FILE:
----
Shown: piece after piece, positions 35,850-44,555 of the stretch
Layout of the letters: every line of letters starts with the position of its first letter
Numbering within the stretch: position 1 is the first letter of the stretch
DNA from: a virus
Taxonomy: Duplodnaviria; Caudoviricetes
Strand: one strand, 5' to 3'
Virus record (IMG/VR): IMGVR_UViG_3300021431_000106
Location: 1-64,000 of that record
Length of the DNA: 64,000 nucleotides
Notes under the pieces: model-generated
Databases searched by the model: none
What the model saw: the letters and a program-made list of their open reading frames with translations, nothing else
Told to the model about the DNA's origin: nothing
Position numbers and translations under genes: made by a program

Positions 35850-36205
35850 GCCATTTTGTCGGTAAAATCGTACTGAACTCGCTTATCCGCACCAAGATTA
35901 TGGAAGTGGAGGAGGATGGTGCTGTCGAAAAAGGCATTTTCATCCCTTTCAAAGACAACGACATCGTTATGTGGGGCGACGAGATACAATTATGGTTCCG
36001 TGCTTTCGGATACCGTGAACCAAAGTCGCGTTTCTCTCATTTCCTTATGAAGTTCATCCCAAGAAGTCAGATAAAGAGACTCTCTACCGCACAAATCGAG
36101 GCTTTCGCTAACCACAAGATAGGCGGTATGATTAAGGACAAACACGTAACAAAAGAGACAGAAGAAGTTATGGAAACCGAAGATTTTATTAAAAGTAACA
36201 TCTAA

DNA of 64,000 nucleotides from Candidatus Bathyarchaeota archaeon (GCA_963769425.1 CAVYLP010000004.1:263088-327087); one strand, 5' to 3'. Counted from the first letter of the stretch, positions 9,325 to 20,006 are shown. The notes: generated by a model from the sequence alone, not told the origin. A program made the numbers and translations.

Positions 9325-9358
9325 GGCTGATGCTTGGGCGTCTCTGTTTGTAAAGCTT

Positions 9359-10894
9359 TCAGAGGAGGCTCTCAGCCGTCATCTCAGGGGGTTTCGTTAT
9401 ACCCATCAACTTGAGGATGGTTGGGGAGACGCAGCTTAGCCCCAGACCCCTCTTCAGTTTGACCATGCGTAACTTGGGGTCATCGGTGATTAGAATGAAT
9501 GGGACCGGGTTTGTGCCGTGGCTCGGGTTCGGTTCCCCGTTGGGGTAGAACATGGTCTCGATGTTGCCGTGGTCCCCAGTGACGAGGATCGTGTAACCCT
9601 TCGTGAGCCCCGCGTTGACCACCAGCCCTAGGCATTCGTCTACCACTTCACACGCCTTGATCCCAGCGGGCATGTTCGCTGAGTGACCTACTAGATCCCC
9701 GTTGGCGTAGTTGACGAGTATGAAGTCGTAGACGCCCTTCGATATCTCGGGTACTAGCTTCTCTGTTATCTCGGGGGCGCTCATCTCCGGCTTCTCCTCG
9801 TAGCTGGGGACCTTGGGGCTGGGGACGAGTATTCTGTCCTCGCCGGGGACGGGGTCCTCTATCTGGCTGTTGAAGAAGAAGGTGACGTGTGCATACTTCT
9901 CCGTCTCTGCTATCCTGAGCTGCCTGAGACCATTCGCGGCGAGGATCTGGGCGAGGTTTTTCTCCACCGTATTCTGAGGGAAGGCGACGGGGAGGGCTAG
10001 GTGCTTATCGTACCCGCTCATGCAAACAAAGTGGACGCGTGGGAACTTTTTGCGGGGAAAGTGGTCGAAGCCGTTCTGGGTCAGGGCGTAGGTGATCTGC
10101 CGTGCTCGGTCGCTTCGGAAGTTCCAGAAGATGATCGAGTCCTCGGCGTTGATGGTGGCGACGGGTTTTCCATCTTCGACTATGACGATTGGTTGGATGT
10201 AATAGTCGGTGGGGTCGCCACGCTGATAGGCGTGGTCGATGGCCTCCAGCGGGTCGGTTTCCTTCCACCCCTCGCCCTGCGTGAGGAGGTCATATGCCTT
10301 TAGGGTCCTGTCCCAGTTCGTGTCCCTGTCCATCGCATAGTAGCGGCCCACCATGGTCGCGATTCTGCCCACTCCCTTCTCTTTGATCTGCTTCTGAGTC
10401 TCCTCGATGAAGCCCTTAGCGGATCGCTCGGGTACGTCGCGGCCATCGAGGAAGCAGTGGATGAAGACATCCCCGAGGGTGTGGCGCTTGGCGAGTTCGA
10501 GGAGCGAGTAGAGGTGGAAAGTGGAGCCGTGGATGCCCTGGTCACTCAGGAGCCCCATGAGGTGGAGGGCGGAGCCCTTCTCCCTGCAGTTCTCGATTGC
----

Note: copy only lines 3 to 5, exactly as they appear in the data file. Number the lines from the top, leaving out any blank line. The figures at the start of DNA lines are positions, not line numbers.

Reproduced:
Numbering within the stretch: position 1 is the first letter of the stretch
DNA from: a virus
Taxonomy: Duplodnaviria; Caudoviricetes